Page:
The cafe racer craze makes an appearance on a regular, cyclical basis. From the original cafe bikes “doing the ton” through sanctioned TT events such as the Isle of Man, the cafe racer evokes a rebel streak with a distinctly English flair. Sporting, brash, forward and yet somehow very basic, the cafe racer stirs your inner Mike Hailwood to life. And while authentic cafe racers are custom affairs, manufacturers such as Norton, Triumph, Royal Enfield, BSA and Vincent have all had a hand in producing models in this image. Honda, too, tried their hand at the cafe scene. The result was the “GB” series of Tourist Trophy-inspired bikes, including today’s rare GB400.
The Honda GB was born from humble beginnings. Utilizing a necked-down XL600 thumper motor, the GB was made available in both 400cc and 500cc configurations. The stone-simple and reliable air-cooled single was augmented by a a solo seat (a dual-seat model was available), a TT-style fairing, and clip-on bars. Wire wheels and a requisite megaphone-style muffler gives it some element of English authenticity. Those sidecovers? Made of metal, just like back in the day. Technology intervened in the manner of electric start (a kickstarter is attached to be period correct) and a single disk brake up front. The rest is basic but effective. Like the SRX models from Yamaha, the GB was a throwback to the past, a nod to lightness and simplicity and a relative failure.
From the seller:
It took me forever to find one of these and due to something coming up I have to sell it. I’d planned to keep it for the rest of my life so this is truly a regretful sale.
I bought it with 5600km. It currently has less than 11,000km. I have meticulously looked after it. This is the work I’ve done to it:
Three oil and filter changes up to now. It is important to change the oil on these often.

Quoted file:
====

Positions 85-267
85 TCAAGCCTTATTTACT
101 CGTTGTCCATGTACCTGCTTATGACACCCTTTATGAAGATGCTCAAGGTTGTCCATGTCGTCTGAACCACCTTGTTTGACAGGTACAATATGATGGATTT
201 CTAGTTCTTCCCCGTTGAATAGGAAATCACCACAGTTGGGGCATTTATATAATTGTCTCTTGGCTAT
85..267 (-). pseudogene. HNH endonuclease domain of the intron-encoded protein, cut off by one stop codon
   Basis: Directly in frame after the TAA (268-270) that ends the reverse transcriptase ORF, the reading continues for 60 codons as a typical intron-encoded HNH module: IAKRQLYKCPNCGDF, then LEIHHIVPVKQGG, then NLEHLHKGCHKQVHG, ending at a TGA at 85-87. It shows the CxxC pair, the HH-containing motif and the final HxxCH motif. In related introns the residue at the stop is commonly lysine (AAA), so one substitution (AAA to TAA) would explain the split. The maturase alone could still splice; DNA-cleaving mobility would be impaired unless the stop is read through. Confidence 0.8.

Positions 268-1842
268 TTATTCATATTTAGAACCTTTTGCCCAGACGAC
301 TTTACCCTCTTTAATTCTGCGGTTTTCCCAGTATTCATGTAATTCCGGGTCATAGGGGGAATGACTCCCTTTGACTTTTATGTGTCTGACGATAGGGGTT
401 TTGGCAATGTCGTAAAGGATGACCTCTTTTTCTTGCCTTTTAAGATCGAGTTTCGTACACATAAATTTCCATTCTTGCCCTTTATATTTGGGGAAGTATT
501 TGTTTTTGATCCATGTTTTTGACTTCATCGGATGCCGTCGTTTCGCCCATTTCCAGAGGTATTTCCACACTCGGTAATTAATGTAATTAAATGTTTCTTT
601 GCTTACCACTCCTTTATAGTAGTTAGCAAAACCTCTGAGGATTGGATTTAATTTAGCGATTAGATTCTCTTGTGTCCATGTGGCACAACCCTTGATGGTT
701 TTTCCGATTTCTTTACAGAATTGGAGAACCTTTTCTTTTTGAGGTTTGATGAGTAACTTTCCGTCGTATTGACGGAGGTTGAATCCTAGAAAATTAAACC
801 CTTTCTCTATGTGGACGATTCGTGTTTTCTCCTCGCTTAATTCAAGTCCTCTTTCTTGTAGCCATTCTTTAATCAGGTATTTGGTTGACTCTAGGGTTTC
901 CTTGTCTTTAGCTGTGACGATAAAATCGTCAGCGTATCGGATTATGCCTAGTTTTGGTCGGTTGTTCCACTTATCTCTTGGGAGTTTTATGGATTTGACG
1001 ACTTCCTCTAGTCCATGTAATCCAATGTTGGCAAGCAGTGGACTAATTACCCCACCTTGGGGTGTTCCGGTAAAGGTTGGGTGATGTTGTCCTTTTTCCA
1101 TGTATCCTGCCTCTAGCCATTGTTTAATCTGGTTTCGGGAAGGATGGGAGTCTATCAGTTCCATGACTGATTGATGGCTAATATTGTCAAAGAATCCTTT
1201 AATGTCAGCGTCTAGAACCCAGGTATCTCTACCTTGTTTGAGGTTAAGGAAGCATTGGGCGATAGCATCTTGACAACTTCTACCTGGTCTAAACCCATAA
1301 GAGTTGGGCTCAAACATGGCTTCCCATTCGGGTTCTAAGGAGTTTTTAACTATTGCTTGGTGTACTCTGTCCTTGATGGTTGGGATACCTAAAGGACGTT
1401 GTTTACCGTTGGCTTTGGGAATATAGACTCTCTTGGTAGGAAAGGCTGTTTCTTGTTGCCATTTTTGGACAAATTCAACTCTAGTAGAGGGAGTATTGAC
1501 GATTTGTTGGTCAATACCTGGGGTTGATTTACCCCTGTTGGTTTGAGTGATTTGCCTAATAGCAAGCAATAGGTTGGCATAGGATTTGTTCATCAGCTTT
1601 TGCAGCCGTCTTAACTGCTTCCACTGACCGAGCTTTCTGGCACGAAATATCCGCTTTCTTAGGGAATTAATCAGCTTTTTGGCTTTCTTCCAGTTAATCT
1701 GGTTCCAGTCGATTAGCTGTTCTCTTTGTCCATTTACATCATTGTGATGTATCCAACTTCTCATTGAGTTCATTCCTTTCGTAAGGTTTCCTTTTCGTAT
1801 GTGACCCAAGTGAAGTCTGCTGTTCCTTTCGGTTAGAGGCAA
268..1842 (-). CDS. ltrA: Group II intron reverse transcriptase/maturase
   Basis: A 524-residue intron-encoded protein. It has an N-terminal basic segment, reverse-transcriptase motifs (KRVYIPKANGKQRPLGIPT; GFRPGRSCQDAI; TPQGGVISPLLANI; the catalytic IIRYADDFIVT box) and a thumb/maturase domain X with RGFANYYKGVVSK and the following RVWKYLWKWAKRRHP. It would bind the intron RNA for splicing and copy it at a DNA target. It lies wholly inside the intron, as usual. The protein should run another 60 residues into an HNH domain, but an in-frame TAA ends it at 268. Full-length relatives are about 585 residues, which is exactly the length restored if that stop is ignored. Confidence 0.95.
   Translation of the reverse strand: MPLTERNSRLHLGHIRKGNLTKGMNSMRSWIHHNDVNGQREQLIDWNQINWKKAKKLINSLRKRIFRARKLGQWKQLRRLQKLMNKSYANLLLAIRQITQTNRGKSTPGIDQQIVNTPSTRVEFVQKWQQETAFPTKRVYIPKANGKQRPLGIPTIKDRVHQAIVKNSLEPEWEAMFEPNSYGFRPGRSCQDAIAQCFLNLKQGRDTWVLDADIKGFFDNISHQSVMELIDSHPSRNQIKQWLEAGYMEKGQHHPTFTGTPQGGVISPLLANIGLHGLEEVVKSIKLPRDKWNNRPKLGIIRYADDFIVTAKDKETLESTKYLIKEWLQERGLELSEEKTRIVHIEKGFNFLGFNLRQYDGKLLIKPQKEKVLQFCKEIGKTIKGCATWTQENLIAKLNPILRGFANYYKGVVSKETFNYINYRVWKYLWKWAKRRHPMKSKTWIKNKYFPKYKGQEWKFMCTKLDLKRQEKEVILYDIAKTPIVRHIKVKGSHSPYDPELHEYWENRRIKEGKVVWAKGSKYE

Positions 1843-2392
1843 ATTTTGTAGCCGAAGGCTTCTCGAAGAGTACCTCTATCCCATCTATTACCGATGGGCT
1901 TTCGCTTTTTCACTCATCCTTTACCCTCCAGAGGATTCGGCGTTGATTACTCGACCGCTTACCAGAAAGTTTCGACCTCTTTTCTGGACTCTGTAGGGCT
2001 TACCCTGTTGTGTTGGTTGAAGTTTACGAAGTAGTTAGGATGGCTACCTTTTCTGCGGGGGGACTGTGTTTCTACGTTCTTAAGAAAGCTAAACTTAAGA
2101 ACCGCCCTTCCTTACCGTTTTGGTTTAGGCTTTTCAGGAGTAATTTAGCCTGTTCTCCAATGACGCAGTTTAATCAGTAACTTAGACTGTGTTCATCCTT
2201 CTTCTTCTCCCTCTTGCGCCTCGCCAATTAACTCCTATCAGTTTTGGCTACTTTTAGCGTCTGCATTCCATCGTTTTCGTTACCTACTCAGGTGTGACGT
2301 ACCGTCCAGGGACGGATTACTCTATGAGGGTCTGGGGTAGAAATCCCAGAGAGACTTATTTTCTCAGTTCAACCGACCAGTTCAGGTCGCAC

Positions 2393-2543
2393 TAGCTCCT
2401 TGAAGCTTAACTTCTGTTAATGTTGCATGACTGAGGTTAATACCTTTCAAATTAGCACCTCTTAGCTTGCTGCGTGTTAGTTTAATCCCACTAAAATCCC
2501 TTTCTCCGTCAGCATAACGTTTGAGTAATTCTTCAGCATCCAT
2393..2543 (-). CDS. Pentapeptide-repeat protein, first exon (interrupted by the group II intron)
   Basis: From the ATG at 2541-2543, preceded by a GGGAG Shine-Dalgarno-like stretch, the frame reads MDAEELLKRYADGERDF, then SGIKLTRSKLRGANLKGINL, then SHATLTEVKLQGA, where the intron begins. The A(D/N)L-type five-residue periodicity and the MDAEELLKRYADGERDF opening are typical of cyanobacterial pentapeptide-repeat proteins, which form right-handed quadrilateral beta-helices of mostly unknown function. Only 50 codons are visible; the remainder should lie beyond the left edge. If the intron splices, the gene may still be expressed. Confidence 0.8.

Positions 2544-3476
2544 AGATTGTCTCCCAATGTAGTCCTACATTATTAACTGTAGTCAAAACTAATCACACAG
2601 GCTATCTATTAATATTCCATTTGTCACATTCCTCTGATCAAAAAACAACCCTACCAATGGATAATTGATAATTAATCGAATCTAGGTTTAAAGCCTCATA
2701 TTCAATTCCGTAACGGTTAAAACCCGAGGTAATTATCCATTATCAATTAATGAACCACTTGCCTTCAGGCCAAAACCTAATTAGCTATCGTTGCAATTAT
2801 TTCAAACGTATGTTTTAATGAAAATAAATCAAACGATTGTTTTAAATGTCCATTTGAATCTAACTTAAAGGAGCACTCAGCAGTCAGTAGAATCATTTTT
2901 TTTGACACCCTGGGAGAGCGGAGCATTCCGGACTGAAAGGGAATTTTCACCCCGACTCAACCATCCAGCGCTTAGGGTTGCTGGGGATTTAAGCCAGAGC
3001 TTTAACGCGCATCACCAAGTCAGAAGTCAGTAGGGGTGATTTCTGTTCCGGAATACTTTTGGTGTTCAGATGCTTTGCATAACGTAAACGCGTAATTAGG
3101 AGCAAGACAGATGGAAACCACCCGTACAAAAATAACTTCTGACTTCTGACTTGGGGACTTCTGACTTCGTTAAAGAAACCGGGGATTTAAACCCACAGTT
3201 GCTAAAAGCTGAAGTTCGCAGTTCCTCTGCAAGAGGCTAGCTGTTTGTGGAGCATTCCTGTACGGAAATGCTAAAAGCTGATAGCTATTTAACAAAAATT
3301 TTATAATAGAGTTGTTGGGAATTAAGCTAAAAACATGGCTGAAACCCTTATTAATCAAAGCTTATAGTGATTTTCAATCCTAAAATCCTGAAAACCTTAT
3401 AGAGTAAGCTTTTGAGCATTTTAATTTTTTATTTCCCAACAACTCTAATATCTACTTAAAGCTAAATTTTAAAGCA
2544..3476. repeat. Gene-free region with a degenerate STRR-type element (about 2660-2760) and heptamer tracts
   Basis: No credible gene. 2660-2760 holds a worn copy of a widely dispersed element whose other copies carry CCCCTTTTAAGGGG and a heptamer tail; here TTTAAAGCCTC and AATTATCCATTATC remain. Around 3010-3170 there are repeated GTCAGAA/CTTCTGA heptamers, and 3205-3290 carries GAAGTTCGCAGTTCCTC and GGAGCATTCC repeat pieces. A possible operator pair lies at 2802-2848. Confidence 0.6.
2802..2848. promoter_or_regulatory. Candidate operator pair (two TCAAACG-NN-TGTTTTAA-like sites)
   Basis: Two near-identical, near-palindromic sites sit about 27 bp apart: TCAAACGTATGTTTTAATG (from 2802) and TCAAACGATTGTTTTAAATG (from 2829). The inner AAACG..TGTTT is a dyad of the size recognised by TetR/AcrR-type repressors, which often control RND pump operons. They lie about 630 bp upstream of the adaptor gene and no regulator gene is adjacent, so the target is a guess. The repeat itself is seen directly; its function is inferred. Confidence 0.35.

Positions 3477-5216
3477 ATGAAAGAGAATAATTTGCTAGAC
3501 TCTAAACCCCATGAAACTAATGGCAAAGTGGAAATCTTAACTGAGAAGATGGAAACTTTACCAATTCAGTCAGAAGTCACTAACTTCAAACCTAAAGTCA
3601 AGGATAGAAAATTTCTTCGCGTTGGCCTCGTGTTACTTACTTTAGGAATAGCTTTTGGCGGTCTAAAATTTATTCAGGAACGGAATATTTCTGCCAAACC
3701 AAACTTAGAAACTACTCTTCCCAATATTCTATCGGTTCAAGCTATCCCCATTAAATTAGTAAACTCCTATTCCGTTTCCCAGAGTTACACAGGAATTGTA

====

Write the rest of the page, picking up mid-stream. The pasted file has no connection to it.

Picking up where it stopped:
New front and rear brakes
New Bridgestone Battlax BT45 tyres put on at 6000km – great tyres in the rain
Installed gold DID525 X-ring Chain and aftermarket rear sprocket at 6000km
the guy at the shop said the front sprocket was good enough to not need changing.
Aftermarket foot pegs (still have the original pegs that you can have)
Shaken valid until 2019 (only important if you are buying in Japan)
I also have an extra carburetor kit that can come with it if you ever need to clean the carb further down the line.
More from the seller:
I never use the electric start but it works fine. This is my daily driver, it kick starts every morning literally on the first kick, every time. Exceptionally reliable. It’s really light, really forgiving, and fantastic for Japanese roads.
Never dropped, crashed or anything like that.
I think it had been sitting for a long time before I picked it up. There is some pitting on the engine block, handlebars and some faded paint behind the rocket cowl. Cosmetically I would say it is about 7/10.
Mechanically, it’s a excellent. I don’t know how to polish metal but I’ve always kept it clean. I have always parked it with a cover everyday and overnight. It also comes with the factory installed centre stand.
I have seen some online sell overseas for a lot more. These are rare and the value will only increase over time, especially ones like this with such low miles.
Available in Japan and export markets from 1985 – 1990 (and the US as a 500cc model in 1988-1990), the GB is a relatively rare machine. Sales were stronger in home markets and European pockets, but the US turned up its collective nose at this faux Brit bike. Today these are coveted machines for what they represent. This particular 400cc example was never seen in the US, and today resides in Japan where it was born. Check it out here if you are hankering for a reliable throwback – grab your pudding bowl and goggles and try for the ton. Good Luck!!